Almost 15 months have passed since President Barack Obama signed the American Recovery and Reinvestment Act (ARRA) into law. Within the massive $787 billion funding package, the AIA identified about $98 billion as available for the built environment (see “Follow the Money,” June 2009). How has ARRA played out? If you’re an architect, the answer depends on whether or not you’ve seen any work from it.

“For a number of firms that have gotten commissions for federal buildings, transit facilities, housing, etc., it has meant the difference between staying in business and laying off staff,” says Andrew Goldberg, the AIA’s senior director of federal relations. Yet it’s difficult to measure in dollar amounts how much has gone to architects, he notes, because the reporting mechanisms don’t track this explicitly. “We do know, based on an AIA firm survey [last] August, that 15 percent of firms had received billable work from [the] stimulus, a number we expect to go up as more money hits the streets,” Goldberg says. “But a lot of firms, particularly those in the commercial sector, say they haven’t seen any real benefit.”

“The stimulus was a really good idea,” says Kurt Rockstroh, president and CEO of Boston-based Steffian Bradley Architects, which specializes in healthcare. “It’s ironic that it slowed work down and had a negative impact on 2009.” This April, many of the firm’s clients were still waiting to learn if their funding requests were approved, he says, adding, “Being left in limbo is a daily conversation.”

Research by Onvia, a provider of private-sector and government procurement information, bears this out. Its February report said that most stimulus funding hadn’t left Washington, D.C., but Onvia did project that $76 billion in funds will reach the infrastructure marketplace this year, resulting in 480,000 new construction-industry jobs.

In this realm, the U.S. General Services Administration (GSA) is among the largest awards-makers, with more than $5.5 billion for the High Performance and Sustainable Buildings program to fund renovations and new buildings at LEED Silver standards. In early April, the GSA announced it had infused more than $4 billion into 391 projects in all 50 states, two territories, and Washington, D.C. Among the beneficiaries: 4240 Architecture, with offices in Denver and Chicago, was awarded $2.1 million for design, modernization, and performance improvements to Chicago’s 10 West Jackson Federal Building.

Another major source is the U.S. Department of Housing and Urban Development, which has $4 billion available for energy-efficient retrofits and new affordable-housing projects. San Francisco’s Paulett Taggart Architects is working on the Turk/Eddy affordable housing building, which received about $11 million, and two blocks of the Hunters View redevelopment, which received $6 million.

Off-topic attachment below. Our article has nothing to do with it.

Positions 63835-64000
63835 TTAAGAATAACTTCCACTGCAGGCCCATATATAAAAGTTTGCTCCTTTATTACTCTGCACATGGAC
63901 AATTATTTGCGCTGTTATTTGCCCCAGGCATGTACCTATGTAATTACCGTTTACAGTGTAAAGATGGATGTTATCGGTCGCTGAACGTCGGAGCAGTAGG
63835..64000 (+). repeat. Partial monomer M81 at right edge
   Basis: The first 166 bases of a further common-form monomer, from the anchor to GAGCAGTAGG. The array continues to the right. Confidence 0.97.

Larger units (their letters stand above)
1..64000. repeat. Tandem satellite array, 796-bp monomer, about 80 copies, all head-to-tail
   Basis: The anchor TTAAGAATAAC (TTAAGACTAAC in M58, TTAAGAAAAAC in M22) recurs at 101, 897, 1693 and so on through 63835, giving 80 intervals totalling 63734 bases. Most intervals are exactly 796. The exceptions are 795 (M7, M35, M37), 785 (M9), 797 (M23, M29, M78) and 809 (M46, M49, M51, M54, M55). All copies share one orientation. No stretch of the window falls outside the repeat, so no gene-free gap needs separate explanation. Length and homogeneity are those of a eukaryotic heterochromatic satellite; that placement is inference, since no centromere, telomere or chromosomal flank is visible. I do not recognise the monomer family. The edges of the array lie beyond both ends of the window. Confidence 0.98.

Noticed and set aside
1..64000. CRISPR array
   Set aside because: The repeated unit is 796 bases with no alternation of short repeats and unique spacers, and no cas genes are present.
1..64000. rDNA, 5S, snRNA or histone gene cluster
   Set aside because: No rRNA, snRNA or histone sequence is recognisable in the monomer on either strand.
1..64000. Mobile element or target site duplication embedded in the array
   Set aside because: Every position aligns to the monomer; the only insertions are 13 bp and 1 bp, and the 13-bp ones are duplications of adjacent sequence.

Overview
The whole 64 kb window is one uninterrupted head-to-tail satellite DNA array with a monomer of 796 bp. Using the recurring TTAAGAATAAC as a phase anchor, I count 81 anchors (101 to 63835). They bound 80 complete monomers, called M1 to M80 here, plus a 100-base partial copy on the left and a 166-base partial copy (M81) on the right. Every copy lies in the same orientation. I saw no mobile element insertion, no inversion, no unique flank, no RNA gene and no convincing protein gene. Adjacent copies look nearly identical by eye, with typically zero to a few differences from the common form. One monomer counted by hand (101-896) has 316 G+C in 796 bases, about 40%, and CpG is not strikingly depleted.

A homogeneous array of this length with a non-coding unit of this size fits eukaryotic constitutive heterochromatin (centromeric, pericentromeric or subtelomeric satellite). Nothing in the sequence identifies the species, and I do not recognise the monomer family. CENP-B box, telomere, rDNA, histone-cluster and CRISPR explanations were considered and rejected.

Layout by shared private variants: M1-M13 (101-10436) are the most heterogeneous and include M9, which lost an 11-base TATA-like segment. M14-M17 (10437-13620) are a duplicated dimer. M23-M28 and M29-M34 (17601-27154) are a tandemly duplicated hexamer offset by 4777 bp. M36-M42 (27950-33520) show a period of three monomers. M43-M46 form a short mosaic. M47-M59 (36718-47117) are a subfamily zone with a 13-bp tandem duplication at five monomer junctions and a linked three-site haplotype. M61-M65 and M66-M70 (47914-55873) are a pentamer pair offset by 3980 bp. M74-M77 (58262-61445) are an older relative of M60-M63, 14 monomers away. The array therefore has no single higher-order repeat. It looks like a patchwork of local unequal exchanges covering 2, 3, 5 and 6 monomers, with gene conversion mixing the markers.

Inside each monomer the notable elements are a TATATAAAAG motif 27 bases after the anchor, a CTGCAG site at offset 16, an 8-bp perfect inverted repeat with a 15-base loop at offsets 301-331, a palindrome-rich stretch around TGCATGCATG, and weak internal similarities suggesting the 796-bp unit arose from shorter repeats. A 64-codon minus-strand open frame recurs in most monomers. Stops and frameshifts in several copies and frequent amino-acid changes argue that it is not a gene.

Yet other firms aren’t feeling the love. John Hrivnak, principal of Hrivnak & Associates, in St. Charles, Ill., says his billings have decreased more than tenfold since the downturn began. He urges the Obama administration to create more stimulus activities aimed directly at the private sector. “Private-sector jobs create real wealth … and new tax revenues. JFK did that and it worked. Reagan did that and it worked. It’s not a party thing, it’s prudent economic policy. If the government wants to really stimulate the economy, they need to get architects busier.”

Indeed, most in the industry aren’t busier. A January report by the President’s Council of Economic Advisors noted that 94,000 construction jobs had been created through ARRA. However, unemployment for the entire construction industry was 24.9 percent in March, according to the U.S. Department of Labor, which doesn’t track unemployment among architects specifically.

Local firms are definitely feeling the pinch. The situation is especially dire in Nevada. “Currently, in Las Vegas, unemployment in the design and construction industry is at 65 percent and continuing to rise. And in Reno, the rate is 50 percent and rising,” said Randy Lavigne, executive director of AIA Nevada and AIA Las Vegas, in March. “Many architecture and related industry firms have closed or downsized significantly due to the fact that there are no jobs on the drawing boards. And when planning and design stops, all work in the industry stops.”

Adds the AIA’s Goldberg: “Nobody expected the stimulus bill to be a panacea when it was passed, and while it has helped, it certainly has not cured the underlying problems in the credit markets and consumer demand, which have kept projects from moving forward.”

On March 18, President Obama signed a $17.6 billion jobs bill that provides tax breaks for businesses and additional infrastructure spending in hopes of jump-starting hiring. Given the lag between the signing of ARRA and any significant impact on jobs and projects, it’s hard to say when architects will begin to see true benefits from the latest legislation.

U.S. Construction Spending, February 2010

Total: $846.2 billion
vs. February 2009: -12.8%

Private: $553.5 billion
vs. February 2009: -16.3%

Public: $292.7 billion
vs. February 2009: -5.4%

Residential: $258.5 billion
vs. February 2009: -3.8%

Nonresidential: $587.7 billion
vs. February 2009: -16.2%